Year B – 12th Sunday in Ordinary Time

Year B - 12th Sunday in Ordinary Time

Surviving the Storm

(Job 38:1, 8-11; 2Cor.5:14-17; Mk.4:35-41)

Many people love the sea; they’re fascinated by its colour, its power and its life, while others fear it. They’re scared of its sharks, shipwrecks and unstable nature. 

In Biblical times, people found the sea frightening. They thought it was dangerous and believed that only God can tame it. Indeed, God does tame it in Genesis 1:6-10.

In Exodus, God also divides the Red Sea (14:21-22). And in Revelation, we’re told there will be ‘no more sea’ when God’s peace finally descends on a ‘new earth and new heaven’ (Rev.21:1).

This is the background to Mark’s Gospel today. Jesus is tired, having taught and healed all day in Galilee. As He takes His disciples across the Sea of Galilee to the land of the Gentiles, a storm erupts. Big waves lash their little boat, and the men are terrified. They turn to Jesus and find Him asleep: ‘Master, don’t you care?’ they ask.

Jesus wakes up and replies, ‘Why are you so frightened? Why do you have no faith?’ He then calms the storm.

Year B - 12th Sunday in Ordinary Time 1

We all face storms in our lives. Sometimes it’s merely bad weather; and sometimes it’s personal storms, like financial, health or relationship troubles, or the turmoil of anxiety and depression.

For many people, this is the only time they turn to God. The rest of the time they ignore Him. However, there’s a problem with this approach, for if we don’t connect with God when all is calm, we’re unlikely to find Him when we’re in trouble. We’re much more likely to panic.

Many people today also think that if God truly is with them, if He genuinely cares about them, then there’d be no storms at all. And if a storm does arrive, they think that simply proves that God either isn’t there or He just doesn’t love them.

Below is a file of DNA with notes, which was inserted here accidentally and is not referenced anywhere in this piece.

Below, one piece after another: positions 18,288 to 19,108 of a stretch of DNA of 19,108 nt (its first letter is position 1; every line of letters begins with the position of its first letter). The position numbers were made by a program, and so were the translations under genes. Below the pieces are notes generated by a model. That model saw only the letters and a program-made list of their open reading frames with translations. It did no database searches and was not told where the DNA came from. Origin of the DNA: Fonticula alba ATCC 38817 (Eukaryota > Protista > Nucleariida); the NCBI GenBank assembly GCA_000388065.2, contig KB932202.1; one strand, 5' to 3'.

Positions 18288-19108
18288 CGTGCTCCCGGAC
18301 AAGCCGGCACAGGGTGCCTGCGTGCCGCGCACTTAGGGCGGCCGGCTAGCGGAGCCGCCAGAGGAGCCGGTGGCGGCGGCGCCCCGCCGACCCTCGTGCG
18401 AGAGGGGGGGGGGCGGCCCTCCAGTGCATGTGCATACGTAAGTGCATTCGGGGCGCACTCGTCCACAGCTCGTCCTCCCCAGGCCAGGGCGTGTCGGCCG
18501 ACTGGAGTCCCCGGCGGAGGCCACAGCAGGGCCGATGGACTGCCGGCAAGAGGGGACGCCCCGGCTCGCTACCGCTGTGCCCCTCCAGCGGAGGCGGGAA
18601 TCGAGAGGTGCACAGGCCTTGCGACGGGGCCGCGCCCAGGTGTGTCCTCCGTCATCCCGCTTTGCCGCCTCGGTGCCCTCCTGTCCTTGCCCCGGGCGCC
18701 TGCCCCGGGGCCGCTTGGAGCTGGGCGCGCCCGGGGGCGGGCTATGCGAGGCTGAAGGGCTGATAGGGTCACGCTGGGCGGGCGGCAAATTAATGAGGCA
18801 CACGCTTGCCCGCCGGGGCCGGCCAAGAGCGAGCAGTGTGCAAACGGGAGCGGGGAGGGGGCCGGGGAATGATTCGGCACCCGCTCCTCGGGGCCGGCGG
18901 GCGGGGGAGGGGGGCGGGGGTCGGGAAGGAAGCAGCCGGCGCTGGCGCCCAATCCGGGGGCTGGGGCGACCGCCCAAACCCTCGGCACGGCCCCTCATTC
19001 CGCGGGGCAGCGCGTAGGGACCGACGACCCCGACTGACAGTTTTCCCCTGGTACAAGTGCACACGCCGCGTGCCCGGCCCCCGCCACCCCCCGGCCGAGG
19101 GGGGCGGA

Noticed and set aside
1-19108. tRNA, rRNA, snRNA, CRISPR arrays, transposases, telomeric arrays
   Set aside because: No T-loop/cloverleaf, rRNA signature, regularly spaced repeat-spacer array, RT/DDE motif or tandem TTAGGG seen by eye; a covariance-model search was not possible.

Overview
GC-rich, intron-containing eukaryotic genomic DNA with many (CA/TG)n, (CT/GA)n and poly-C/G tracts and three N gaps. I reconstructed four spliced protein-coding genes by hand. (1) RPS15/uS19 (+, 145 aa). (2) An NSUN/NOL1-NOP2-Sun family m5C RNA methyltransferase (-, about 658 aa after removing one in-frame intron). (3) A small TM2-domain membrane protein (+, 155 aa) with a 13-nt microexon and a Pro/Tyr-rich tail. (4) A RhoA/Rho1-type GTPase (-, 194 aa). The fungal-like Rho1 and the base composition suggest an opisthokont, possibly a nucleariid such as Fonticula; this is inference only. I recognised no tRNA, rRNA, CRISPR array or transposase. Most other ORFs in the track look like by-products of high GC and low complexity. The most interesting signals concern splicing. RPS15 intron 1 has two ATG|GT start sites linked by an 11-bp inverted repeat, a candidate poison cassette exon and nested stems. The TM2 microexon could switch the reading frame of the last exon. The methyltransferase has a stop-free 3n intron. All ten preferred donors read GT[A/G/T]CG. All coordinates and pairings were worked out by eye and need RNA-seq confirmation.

Today’s Gospel tells us that this thinking is wrong, for Jesus is present when the storm hits His disciples. Indeed, His presence doesn’t stop the storm; it just helps the disciples to know that He’s in it with them.

We know that difficulties are a natural part of life. Even Jesus’ life was never trouble-free, and He warns us that anyone following Him can expect to face ‘tribulation, distress and suffering’ (Jn.16.33).

But He also promises to help us. ‘I will not leave you as orphans,’ Jesus says, ‘I will come to you’ (Jn.14:18).

In Deuteronomy, too, we read: ‘Be strong and courageous. Do not be afraid or terrified … for the Lord your God goes with you; He will never leave you’ (31:6).

So, we remember that God is always with us. But what else can we do to weather these unpleasant storms?

In his book Captured Fire, Joseph Krempa says that today’s readings offer us some useful guidelines.

Our first reading from the Book of Job, for example, reminds us that all storms have limits; they always pass, however intense they may be. The Lord knows the limits of our tolerance, Krempa says. Any storm, the Lord says as in Job, ‘thus far shall you come and no further.’

And as we wait out the storm, Krempa tells us that it’s important that we keep praying. And even if our prayer sometimes seems ineffective, we need to keep our hand on the tiller because our prayer life will give us the stability we need in any turbulence.

Krempa also says that during a storm is not the time to change direction. We should not make any serious life-changing decisions during times of deep anxiety or loss, he says. The storm is not the time to make a major career change, to write a difficult letter or to rearrange our finances. Such changes can be made when calm returns and we can think clearly.

And finally, he points out that in our second reading, St Paul encourages us to see things through the eyes of Christ, for storms have great power to transform the landscape. Through the storms of life, things might seem to be breaking apart, but through the eyes of faith we can see that they are actually breaking open, that things are changing for the better.

For personal tragedy can lead us to a new life with God; physical loss can be a moment of spiritual gain, and illness can lead to spiritual renewal. [i]

Being buffeted by the storms of life isn’t pleasant, but remember this: you are never alone. God is always with you, even if you think He’s sleeping.

So keep up your prayers, and be aware that storms can not only bring us closer to God, they also often create pathways to something new.

[i] S Joseph Krempa, Captured Fire Cycle B, St Paul’s, New York. 2016:106-107.